The haunting true story of a woman who was spared from the horrors of the Holocaust as a child is fittingly paired with Roberto Innocenti’s grimly photorealistic illustrations.
"My mother threw me from the train." A Jewish woman in Germany today tells how, as an infant, she survived the Holocaust after she was thrown from a train on its way to the camps in 1944 and was taken in and raised by a village woman. The survivor imagines her parents in the ghetto and transports. Did they hold her close and kiss her before throwing her away to save her life? Innocenti, who did the Holocaust picture book Rose Blanche (1991), dramatizes the horror in amazingly detailed photo-like illustrations with an overlay of surreal imagery: a small baby carriage stands on the platform as the Jews are being loaded into the cattle cars; wrapped in bright pink a baby flies through the air as the train hurtles through pastoral landscapes. The clear, tiny details dramatize both the fragility and the endurance of the infant survivor, as well as the bizarre calm of the "normal" world. Is the woman's story true? The experience is certainly known to have happened to some babies.
–Hazel Rochman, Booklist , November 2003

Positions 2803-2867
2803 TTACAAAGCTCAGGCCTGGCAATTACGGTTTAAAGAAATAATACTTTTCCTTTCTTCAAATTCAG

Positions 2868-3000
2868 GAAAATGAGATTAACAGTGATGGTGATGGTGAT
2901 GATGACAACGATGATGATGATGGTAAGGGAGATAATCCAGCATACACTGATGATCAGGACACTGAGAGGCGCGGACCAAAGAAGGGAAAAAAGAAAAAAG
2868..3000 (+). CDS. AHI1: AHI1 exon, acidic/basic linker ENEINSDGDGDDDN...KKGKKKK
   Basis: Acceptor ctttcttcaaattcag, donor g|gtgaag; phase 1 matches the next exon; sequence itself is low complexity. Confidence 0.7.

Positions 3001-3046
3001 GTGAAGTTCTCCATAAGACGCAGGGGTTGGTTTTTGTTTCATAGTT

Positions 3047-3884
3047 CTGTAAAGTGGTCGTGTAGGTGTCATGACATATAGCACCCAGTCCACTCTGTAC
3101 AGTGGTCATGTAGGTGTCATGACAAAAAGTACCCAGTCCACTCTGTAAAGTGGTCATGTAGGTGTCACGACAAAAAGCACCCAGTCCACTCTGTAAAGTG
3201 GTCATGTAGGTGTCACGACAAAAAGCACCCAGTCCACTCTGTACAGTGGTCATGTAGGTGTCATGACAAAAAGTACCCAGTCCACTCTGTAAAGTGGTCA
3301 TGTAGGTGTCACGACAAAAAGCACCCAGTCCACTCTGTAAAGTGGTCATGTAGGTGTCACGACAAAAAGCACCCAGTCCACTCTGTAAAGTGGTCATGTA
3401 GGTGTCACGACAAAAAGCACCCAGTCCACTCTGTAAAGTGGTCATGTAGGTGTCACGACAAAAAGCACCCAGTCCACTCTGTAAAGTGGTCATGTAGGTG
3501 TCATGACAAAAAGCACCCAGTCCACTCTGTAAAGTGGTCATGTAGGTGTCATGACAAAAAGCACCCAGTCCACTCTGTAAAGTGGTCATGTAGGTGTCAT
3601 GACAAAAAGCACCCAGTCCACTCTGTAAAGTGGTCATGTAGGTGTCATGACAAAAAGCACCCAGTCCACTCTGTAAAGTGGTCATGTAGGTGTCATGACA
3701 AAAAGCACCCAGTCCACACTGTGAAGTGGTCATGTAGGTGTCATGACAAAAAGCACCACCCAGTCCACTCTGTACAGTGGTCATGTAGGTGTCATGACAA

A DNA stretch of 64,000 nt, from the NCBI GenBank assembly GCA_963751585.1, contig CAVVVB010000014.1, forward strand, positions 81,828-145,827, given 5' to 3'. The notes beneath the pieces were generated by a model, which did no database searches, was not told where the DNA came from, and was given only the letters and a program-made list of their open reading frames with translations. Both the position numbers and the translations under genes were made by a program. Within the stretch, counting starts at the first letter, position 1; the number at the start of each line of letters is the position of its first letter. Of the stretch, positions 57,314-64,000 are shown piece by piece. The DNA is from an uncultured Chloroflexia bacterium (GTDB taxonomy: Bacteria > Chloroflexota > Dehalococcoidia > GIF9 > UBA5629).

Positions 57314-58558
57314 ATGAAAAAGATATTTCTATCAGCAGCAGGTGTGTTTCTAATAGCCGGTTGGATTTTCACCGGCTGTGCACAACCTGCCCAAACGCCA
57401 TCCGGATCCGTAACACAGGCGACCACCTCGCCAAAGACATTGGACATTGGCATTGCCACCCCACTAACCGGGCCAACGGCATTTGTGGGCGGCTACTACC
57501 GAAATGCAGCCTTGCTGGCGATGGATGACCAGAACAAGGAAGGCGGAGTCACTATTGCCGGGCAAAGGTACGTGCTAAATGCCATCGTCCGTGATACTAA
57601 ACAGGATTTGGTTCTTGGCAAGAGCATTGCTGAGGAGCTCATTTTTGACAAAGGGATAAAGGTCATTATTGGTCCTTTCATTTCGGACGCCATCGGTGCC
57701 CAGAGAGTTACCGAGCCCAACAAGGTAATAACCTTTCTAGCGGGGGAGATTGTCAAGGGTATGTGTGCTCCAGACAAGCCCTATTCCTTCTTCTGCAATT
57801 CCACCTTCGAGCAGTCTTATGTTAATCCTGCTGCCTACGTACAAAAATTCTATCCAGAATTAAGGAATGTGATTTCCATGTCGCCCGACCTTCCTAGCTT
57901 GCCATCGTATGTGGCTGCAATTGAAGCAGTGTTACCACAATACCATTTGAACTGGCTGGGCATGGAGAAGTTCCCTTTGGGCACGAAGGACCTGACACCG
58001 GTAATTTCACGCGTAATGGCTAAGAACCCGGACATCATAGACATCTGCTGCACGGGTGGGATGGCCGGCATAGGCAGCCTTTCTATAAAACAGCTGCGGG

"I was born sometime in 1944. I do not know my birthdate. I do not know my birth name. I do not know in what city or country I was born," says narrator and protagonist Erika, in introducing her strange Holocaust history. She offers sober speculation on her parents' persecution and removal from their home and eventual placement in a railroad car bound for a concentration camp, where the first part of her known history occurs: "My mother threw me from the train." Someone takes the bundled baby to a woman who braves the risk to become her foster mother, naming her and raising her as her own. Erika went on to a loving marriage and a happy family with children and grandchildren, and "Today, my tree once again has roots." The finely honed text has a spare lyricism, moving with restrained dignity from the opening author's note, which describes Vander Zee's meeting with Erika and introduces her story, through the measured description of Erika's imagined past, to the quiet triumph of her survival and flourishing family life. Innocenti's portraits of the wartime countryside drain the colors until a smoky gray dominates, making them almost monochromatic, emphasizing their photorealistic quality, and tonally matching the text; occasional details, such as the yellow stars on the faceless travelers or the pink bundle containing baby Erika, are picked out in muted color. The final spread shows a later time, limiting the gray to the skies and enlivening the landscape with autumn colors, as a young girl–a postwar Erika? Erika's granddaughter?–gazes at a distant passing freight train. Book design is also tonally fitting–smoky gray text paces deliberately across cream pages, with paragraphs separated by slender-lined stars of David–though it's a bit ideologically puzzling that the book concludes with a five-pointed yellow star (echoed in the die-cut on the book's cover). While the CIP information labels this nonfiction, the absence of documentation and the transformation of a life story makes it more kin to Allen Say's factually inspired but articulately and artistically distilled windows into personal history. With a text exquisitely balanced between understated acknowledgement of tragedy and firm faith in the future, the story and presentation offer drama, impact, and simplicity enough to capture readers over a broad range of ages.